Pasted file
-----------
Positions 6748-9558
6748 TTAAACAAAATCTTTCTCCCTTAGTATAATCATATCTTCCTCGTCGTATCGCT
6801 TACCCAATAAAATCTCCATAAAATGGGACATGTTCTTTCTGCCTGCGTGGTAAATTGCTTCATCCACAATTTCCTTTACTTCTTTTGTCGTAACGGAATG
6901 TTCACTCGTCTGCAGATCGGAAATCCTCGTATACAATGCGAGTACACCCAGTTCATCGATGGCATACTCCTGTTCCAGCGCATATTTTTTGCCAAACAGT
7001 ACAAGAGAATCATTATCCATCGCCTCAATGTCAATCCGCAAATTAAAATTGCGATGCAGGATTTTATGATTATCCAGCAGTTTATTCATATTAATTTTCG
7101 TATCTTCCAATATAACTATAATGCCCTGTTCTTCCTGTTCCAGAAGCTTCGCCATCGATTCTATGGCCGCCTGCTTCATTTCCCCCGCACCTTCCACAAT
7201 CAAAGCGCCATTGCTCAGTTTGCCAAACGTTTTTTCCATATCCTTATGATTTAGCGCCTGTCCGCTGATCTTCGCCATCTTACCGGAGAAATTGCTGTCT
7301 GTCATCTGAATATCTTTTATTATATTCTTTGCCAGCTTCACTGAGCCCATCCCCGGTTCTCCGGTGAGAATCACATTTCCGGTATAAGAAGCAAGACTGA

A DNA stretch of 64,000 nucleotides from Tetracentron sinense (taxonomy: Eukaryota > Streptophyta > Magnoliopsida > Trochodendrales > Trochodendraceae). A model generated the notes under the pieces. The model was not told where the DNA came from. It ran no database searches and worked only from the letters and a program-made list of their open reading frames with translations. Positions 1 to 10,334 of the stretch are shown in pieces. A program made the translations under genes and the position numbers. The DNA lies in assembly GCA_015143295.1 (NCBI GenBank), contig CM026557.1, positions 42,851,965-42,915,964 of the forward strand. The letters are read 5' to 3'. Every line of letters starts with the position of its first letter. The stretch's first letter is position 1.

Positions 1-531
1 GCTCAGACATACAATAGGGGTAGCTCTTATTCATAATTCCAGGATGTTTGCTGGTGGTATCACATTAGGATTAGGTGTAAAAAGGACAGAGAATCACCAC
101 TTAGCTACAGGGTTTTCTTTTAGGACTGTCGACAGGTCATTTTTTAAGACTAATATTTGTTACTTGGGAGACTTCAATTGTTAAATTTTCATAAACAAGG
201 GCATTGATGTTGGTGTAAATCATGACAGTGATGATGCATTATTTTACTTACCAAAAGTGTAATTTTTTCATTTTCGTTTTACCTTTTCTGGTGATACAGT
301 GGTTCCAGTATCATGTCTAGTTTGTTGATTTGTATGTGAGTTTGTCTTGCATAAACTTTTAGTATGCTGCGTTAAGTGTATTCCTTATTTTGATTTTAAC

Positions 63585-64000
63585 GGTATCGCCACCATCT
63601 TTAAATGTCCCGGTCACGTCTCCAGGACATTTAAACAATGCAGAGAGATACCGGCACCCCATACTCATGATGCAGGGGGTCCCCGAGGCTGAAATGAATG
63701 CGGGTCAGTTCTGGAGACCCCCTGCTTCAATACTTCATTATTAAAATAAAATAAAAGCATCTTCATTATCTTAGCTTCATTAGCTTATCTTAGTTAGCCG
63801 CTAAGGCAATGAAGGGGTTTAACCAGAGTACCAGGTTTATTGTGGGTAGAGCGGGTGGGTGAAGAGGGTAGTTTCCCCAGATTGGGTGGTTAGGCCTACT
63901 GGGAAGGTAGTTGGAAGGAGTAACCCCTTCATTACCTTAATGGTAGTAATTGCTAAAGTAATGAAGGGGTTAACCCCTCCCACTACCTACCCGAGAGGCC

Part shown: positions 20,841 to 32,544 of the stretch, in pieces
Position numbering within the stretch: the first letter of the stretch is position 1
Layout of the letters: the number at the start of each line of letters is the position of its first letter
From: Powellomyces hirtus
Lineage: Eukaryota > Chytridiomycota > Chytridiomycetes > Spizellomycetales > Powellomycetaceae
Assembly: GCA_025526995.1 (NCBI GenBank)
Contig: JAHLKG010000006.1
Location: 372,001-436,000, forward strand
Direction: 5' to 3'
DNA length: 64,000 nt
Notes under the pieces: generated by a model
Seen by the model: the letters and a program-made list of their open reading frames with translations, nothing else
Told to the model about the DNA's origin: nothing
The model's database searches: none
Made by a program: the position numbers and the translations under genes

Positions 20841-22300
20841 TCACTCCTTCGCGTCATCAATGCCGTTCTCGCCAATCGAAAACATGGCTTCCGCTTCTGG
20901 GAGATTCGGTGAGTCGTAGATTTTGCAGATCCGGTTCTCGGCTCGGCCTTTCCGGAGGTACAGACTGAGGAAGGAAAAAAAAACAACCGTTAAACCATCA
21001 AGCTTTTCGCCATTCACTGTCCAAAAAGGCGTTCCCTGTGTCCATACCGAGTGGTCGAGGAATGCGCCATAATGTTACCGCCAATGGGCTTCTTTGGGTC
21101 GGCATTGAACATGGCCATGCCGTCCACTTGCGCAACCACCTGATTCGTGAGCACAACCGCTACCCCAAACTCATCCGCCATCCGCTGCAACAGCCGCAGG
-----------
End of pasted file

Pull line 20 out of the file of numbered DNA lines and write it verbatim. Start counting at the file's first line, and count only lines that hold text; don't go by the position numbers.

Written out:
63901 GGGAAGGTAGTTGGAAGGAGTAACCCCTTCATTACCTTAATGGTAGTAATTGCTAAAGTAATGAAGGGGTTAACCCCTCCCACTACCTACCCGAGAGGCC